Funerals tend to be sobering events. After all, one’s mortality is serious business. Fear of death and what physical death means can bring forth feelings of anxiety and fear and even Christians are not immune to these challenges. But we have the ability to re-align our perspectives to God’s way of seeing things and deal with these crises with faith and in much greater peace.
A good biblical illustration comes from the Gospel of Mark in Chapter 5 which deals with death from the Healer’s perspective, Jesus perspective, not a human perspective. “They came to the house of the ruler of the synagogue, and Jesus saw a commotion, people weeping and wailing loudly.And when he had entered, he said to them, “Why are you making a commotion and weeping? The child is not dead but sleeping.” And they laughed at him. But he put them all outside and took the child’s father and mother and those who were with him and went in where the child was.”
From Jesus’ perspective, this girl was not dead, just asleep. Sleep is not a permanent condition, and to God, neither is death. It is a threshold – – a necessary step in passing from this world to the next. It’s not an end but a beginning. That’s what the Bible means in 1st Corinthians 15 in saying “I tell you this, brothers: flesh and blood cannot inherit the kingdom of God, nor does the perishable inherit the imperishable. For this perishable body must put on the imperishable, and this mortal body must put on immortality.”
When we see death, we tend to see disaster. When Jesus sees the death of a believer, He sees deliverance. However, instead of waking this little girl up in heaven, Jesus chose on this occasion to wake her up again back in the world. He did that so we might learn to see with eyes of faith.
If, from God’s perspective, death is deliverance and not disaster, why did He raise this child from the dead? Certainly not for her sake, for she was better off in heaven. Right? He raised her for our sake. God knows that you and I must often walk in darkness and that faith doesn’t always come easily or naturally. In the face of death, God knows that we need the assurance that death is not the last act.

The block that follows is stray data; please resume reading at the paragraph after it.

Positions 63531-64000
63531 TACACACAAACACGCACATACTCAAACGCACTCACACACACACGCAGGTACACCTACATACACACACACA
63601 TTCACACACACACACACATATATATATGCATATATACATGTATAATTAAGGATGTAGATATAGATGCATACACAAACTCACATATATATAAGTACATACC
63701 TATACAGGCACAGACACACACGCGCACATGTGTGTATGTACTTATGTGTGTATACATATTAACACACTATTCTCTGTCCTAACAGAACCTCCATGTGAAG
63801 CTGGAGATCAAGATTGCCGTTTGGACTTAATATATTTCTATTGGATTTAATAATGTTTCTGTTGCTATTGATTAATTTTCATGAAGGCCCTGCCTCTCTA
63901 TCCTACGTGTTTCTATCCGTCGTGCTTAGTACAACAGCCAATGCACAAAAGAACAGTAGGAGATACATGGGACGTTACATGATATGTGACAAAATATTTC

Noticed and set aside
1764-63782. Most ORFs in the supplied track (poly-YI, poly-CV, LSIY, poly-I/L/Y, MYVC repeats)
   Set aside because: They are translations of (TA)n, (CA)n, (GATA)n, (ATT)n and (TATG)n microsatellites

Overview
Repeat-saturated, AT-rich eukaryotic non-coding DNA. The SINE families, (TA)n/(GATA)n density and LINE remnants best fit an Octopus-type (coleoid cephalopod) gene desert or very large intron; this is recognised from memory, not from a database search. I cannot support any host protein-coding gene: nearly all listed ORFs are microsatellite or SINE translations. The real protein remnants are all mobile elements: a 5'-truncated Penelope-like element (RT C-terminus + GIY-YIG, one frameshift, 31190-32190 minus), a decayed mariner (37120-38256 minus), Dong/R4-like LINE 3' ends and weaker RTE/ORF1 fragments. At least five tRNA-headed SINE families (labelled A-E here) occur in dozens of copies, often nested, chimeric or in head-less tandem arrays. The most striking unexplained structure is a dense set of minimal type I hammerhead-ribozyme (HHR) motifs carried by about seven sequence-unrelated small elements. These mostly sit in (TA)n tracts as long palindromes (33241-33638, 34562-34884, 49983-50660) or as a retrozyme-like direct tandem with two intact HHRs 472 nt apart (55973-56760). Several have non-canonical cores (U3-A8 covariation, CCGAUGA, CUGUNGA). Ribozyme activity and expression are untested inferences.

We learn quickly that life is full of good times and bad. Verses in Ecclesiastes reminds us that there is “a time to be born and a time to die. There is a time to weep, and a time to laugh.” It is part of the natural ebb and flow of life. Sometimes that knowledge that others have grieved before us helps us put our own loved one’s death in perspective.
In our grief when we receive comfort from God, it gives us the strength and frankly the responsibility to spread that comfort to others who suffer. This is never truer than when we lose a “family” member. We can’t stay strong all the time, but others in the family are to be ready to provide enough strength to sustain the rest of the family. As Christians, our “family” is much enlarged beyond biological connections to now include the family of Christ. Our grief-bearing becomes part of a new obligation to our larger family.
A perfect exhortation to remember our broader responsibilities during times of loss and grief is God’s word in 2nd Corinthians which encourages us so that we might encourage one another in times like this. “Blessed be the God and father of our Lord Jesus Christ, the father of mercies and God of all comfort, who comforts us in all our affliction, so that we may be able to comfort those who are in any affliction with the comfort with which we ourselves are comforted by God.”
Death is not painless for the Christian, whether facing death personally or ministering to the grief of others, but it can be overshadowed through the hope of the cross and the resurrection. The One who conquered death has assured us that He is with us always. He is present with us as we navigate life, experience dying and is there to embrace us at our homecoming, even giving us advance certainty that our “room” is ready! (see John 14). Think About It.